Mactan man falls on swimmer, who dies on impact
The man, who had suffered a nervous breakdown, beat the odds when he stepped off the bridge, plunging 25 meters below. He survived with a black eye and some body bruises.
He fell on the neck Danilo Sison, 59, who was underwater spearfishing, a past time he took up after retiring in Cebu from working abroad as a welder.
It was the kind of bizarre death that happens “once in a thousand cases”, said the victim’s elder brother, Warlando Sison, 68.
“We couldn’t believe it. The odds of jumping off the bridge and hitting someone below is one in a thousand. He should have fallen on the spear but he landed on the neck of my brother,” Warlando said.
Medical staff tried to revive Sison at the Mactan Doctor’s Hospital but it was too late.
The old bridge and the parallel, more modern Marcelo Fernan Bridge connecting the cities of Mandaue and Lapu-lapu has been the scene of at least five suicide attempts last year. (As a policy, Cebu Daily News does not identify individuals who attempt suicide.)
The victim, a resident of sitio Pasansi, barangay Pajo, Lapu-Lapu City, once worked in Singapore as a welder until 2006 when he came home for good.
He enjoyed spearfishing almost nightly.
His wife, Maria Theresa, said she asked him to skip spear fishing that night so they could celebrate their daughter’s birthday but he went ahead with his neighbor to their usual spot under the bridge.
The structure has no formal name and is referred to by locals as the “old Mandaue-Mactan bridge” or the “first” bridge.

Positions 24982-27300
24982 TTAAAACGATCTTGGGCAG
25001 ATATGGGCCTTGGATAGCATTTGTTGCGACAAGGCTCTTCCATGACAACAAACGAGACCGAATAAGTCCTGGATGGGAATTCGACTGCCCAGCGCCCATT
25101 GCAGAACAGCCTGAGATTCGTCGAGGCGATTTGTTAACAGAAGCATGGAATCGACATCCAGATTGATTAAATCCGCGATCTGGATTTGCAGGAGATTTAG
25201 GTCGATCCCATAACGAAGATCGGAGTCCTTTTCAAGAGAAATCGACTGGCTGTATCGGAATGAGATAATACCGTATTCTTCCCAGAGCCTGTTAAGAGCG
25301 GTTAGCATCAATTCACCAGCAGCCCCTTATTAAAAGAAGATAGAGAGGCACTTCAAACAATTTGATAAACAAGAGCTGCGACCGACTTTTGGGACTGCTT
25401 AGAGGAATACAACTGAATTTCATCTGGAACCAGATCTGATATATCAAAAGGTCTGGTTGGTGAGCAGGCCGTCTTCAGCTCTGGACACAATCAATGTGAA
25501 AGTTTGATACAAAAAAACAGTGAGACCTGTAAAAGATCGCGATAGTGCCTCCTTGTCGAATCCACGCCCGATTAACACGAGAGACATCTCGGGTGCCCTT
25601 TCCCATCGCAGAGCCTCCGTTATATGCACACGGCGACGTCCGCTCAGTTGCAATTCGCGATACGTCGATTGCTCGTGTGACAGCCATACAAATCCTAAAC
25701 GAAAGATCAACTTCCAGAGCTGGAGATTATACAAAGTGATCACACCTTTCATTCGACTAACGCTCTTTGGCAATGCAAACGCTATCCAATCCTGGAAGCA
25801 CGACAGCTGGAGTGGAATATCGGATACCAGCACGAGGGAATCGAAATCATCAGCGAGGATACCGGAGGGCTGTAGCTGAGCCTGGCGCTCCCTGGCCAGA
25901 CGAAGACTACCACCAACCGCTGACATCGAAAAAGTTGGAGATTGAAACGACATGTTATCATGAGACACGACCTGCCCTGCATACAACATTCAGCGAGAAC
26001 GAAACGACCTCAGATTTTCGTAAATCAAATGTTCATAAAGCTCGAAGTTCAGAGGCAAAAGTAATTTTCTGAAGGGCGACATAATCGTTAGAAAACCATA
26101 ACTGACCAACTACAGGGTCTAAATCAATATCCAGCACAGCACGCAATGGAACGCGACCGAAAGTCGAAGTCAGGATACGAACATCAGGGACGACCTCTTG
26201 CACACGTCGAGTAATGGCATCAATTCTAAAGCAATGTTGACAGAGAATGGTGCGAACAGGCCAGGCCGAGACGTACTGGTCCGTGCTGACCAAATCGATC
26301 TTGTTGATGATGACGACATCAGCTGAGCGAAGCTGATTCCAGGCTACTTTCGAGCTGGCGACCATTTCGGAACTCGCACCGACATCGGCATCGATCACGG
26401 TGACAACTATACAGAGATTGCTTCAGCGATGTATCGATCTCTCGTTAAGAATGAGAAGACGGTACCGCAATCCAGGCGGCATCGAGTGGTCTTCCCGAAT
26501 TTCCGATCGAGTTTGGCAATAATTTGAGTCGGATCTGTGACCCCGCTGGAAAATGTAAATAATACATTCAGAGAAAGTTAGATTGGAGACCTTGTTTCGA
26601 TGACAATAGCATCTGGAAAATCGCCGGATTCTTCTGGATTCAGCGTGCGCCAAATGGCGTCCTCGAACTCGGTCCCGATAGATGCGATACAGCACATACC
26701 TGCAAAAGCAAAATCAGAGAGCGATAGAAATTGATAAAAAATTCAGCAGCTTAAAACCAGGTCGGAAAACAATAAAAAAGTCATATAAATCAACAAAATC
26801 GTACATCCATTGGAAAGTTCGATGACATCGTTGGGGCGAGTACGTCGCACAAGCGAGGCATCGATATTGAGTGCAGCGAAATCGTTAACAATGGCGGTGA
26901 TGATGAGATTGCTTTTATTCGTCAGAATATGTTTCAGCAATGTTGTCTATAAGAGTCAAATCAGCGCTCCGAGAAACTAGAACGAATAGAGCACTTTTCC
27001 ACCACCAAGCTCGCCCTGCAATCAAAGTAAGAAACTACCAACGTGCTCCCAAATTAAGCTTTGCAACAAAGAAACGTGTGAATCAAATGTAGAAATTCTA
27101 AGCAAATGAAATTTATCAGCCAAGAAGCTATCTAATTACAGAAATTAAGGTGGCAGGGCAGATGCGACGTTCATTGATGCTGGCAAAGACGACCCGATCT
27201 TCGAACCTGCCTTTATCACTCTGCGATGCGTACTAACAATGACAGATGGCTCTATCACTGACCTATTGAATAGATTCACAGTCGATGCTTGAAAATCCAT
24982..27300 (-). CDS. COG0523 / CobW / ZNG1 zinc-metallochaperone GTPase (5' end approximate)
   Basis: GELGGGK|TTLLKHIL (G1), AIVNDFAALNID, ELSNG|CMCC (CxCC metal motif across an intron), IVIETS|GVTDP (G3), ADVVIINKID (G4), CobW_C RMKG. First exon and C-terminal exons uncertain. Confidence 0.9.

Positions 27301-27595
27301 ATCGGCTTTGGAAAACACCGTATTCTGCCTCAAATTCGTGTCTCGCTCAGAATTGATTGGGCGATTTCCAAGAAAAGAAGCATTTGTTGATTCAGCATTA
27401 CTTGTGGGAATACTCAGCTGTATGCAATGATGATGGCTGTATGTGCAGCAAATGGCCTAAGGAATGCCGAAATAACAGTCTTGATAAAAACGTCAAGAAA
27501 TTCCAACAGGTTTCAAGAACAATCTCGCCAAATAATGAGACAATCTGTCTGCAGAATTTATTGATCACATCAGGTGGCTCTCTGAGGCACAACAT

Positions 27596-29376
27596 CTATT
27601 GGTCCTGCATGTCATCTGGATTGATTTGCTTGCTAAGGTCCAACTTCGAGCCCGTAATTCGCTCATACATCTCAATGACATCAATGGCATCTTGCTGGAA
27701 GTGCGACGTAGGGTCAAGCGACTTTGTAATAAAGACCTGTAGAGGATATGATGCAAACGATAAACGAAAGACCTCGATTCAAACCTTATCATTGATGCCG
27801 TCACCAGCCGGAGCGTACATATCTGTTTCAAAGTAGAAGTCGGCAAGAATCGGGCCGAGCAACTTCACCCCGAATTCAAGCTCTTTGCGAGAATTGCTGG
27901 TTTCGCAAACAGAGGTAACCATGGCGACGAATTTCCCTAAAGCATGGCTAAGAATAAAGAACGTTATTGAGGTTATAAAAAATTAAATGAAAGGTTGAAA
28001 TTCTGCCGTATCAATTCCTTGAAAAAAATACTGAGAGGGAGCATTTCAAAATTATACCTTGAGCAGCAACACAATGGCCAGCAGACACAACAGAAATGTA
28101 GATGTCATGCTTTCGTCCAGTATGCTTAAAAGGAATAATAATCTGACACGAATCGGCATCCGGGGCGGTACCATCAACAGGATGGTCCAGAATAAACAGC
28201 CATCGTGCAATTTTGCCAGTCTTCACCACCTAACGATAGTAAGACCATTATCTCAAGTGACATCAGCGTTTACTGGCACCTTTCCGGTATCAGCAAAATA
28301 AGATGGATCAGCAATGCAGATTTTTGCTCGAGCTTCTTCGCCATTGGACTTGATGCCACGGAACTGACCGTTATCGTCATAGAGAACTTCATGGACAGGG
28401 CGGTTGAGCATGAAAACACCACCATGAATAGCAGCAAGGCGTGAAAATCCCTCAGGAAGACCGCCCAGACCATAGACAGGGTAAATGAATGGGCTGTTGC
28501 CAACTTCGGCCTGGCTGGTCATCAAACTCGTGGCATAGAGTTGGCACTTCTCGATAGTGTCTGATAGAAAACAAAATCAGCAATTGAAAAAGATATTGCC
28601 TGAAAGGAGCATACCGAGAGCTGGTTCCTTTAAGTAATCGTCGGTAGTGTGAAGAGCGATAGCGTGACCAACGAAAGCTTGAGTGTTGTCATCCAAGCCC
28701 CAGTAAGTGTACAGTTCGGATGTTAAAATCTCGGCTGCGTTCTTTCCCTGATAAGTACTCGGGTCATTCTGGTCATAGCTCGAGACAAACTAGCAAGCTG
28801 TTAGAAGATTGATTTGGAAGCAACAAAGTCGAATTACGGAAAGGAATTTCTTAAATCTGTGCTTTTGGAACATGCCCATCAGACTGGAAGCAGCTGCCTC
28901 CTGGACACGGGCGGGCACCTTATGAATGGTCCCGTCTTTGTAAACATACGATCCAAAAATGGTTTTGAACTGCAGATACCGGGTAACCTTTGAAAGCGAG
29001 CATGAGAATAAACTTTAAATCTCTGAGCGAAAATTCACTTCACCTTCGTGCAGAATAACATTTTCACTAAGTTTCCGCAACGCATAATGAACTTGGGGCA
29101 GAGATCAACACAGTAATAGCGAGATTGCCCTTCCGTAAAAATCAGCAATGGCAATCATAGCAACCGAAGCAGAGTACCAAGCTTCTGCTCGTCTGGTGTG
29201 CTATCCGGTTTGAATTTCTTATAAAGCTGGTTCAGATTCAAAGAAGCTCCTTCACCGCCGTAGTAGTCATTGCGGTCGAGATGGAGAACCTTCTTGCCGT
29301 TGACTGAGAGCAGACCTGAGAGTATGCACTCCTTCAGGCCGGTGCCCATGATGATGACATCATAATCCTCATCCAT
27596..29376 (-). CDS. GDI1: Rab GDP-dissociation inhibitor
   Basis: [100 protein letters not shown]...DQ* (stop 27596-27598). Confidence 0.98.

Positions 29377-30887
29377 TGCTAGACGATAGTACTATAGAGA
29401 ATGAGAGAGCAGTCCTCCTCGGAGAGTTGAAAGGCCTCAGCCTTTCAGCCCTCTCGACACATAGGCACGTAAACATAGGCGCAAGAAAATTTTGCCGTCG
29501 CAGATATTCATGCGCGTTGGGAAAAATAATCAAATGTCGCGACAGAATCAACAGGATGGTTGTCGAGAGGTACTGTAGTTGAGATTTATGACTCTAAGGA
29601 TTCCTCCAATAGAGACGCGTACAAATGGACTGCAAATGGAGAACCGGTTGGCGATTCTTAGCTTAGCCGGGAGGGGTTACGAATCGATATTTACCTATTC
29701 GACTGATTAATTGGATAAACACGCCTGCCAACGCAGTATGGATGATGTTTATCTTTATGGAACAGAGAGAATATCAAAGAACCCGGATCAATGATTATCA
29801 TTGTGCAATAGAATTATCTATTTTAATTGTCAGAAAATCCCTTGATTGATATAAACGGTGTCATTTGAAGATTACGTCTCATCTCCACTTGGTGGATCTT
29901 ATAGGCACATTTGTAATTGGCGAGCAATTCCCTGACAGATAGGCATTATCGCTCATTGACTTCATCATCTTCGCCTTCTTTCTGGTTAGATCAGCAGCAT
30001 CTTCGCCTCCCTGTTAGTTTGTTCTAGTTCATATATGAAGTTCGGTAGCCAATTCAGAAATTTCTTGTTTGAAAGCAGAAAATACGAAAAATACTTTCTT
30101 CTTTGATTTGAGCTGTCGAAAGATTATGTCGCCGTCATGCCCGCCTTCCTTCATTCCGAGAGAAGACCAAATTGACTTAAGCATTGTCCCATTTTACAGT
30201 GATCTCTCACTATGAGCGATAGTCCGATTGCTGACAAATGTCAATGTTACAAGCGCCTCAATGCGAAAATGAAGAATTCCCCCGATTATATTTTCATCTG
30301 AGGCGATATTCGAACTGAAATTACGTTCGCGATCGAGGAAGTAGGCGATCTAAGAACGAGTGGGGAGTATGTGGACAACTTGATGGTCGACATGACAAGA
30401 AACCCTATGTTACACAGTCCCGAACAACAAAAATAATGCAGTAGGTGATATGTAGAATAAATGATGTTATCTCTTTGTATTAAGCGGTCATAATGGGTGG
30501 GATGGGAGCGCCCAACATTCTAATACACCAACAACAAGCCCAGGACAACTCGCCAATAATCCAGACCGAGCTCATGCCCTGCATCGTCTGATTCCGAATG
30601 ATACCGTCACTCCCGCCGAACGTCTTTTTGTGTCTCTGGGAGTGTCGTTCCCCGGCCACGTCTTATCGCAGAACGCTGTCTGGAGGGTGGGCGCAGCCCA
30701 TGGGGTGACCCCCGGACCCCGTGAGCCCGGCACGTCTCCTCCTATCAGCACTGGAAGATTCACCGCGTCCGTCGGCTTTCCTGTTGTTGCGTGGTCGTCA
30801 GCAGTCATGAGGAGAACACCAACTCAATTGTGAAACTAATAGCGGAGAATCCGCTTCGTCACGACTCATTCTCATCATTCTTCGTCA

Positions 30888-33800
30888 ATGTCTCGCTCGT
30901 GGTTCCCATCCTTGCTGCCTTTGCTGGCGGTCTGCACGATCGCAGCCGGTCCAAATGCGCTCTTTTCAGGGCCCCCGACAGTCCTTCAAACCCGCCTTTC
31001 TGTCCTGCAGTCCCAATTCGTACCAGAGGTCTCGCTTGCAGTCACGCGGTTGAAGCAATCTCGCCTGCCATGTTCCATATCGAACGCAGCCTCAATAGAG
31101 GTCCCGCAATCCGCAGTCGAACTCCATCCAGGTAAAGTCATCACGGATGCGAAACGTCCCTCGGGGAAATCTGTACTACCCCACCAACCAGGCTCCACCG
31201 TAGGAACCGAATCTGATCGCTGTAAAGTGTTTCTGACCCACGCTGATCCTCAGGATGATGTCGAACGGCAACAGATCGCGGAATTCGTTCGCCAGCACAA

Lian Solasco, 26, who was in a banca said it was about 8 p.m. when he heard a loud splash.
He said the man who fell from the bridge landed right on top of Sison who was floating in the water.
After the impact, the stranger swam toward the bridge’s post and held on tightly.
Solasco pulled his unconscious friend to shore and called for help. Paramedics of the Emergency Rescue Unit Foundation (ERUF) paramedics took him to the hospital where he died a few minutes later.
Nearby residents got hold of the bridge jumper, a resident of Lapu-Lapu City, and turned him over to the police.
Asked by police why he jumped from the bridge, the man, who had long hair, a moustache and goatee, answered, “Naglain akong kabuhi,” (I’m not feeling well).
He gave his name and age, but refused to answer more questions.
A sister who came to the police station said he had suffered a nervous breakdown and would wander around the city. A barangay tanod in Babag, where the man lived, mentioned reports of drug use, said PO3 Jude Salazar.
No one could say what was bothering the man and whether he had deliberately tried to kill himself. He remained withdrawn and kept silent.
Police said the jumper had no job and was relying on the support of elder siblings since he was tasked to look after their 80-year-old grandmother. An elder brother said the man left their grandmother at home at 6 p.m. on Wednesday. Two hours later, he jumped off the bridge.
The victim’s family was reluctant to file charges after seeing the man appeared mentally disturbed.
Inspector Zenaido Pastorfide, homicide chief of the Lapu-Lapu police station, said they were weighing whether to file a charge of reckless imprudence resulting to homicide or just alarm and scandal. With Jhunnex Napallacan and Carine Asutilla
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If you or someone you know needs help, call the National Center for Mental Health hotline at 0917-899-USAP (8727); (02) 7-989-USAP; or 1553 (landline to landline, toll-free).
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